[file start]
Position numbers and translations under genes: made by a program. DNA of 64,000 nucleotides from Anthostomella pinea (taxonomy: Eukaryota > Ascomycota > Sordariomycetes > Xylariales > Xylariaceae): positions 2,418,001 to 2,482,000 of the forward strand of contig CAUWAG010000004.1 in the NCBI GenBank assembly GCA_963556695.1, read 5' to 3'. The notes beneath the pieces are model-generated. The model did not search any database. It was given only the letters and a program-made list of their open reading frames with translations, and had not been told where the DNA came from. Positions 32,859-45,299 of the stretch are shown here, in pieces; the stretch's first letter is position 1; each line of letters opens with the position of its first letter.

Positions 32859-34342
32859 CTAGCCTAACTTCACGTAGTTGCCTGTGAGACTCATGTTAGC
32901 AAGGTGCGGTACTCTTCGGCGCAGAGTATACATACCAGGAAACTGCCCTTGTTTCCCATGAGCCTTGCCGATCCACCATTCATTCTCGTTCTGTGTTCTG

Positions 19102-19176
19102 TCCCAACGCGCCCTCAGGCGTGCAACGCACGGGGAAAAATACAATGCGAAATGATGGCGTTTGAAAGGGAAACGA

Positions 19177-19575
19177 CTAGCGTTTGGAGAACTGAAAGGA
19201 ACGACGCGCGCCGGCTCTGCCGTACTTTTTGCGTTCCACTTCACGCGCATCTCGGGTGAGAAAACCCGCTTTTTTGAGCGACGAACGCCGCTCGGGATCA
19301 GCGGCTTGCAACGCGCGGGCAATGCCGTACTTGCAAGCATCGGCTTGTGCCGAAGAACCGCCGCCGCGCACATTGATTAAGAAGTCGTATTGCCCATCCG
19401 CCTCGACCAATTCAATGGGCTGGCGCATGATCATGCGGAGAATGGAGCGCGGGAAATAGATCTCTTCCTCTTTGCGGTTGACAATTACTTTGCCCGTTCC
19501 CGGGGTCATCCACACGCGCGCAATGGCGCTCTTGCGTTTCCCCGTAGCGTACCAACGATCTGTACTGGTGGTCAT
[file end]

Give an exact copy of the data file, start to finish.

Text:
Position numbers and translations under genes: made by a program. DNA of 64,000 nucleotides from Anthostomella pinea (taxonomy: Eukaryota > Ascomycota > Sordariomycetes > Xylariales > Xylariaceae): positions 2,418,001 to 2,482,000 of the forward strand of contig CAUWAG010000004.1 in the NCBI GenBank assembly GCA_963556695.1, read 5' to 3'. The notes beneath the pieces are model-generated. The model did not search any database. It was given only the letters and a program-made list of their open reading frames with translations, and had not been told where the DNA came from. Positions 32,859-45,299 of the stretch are shown here, in pieces; the stretch's first letter is position 1; each line of letters opens with the position of its first letter.

Positions 32859-34342
32859 CTAGCCTAACTTCACGTAGTTGCCTGTGAGACTCATGTTAGC
32901 AAGGTGCGGTACTCTTCGGCGCAGAGTATACATACCAGGAAACTGCCCTTGTTTCCCATGAGCCTTGCCGATCCACCATTCATTCTCGTTCTGTGTTCTG

Positions 19102-19176
19102 TCCCAACGCGCCCTCAGGCGTGCAACGCACGGGGAAAAATACAATGCGAAATGATGGCGTTTGAAAGGGAAACGA

Positions 19177-19575
19177 CTAGCGTTTGGAGAACTGAAAGGA
19201 ACGACGCGCGCCGGCTCTGCCGTACTTTTTGCGTTCCACTTCACGCGCATCTCGGGTGAGAAAACCCGCTTTTTTGAGCGACGAACGCCGCTCGGGATCA
19301 GCGGCTTGCAACGCGCGGGCAATGCCGTACTTGCAAGCATCGGCTTGTGCCGAAGAACCGCCGCCGCGCACATTGATTAAGAAGTCGTATTGCCCATCCG
19401 CCTCGACCAATTCAATGGGCTGGCGCATGATCATGCGGAGAATGGAGCGCGGGAAATAGATCTCTTCCTCTTTGCGGTTGACAATTACTTTGCCCGTTCC
19501 CGGGGTCATCCACACGCGCGCAATGGCGCTCTTGCGTTTCCCCGTAGCGTACCAACGATCTGTACTGGTGGTCAT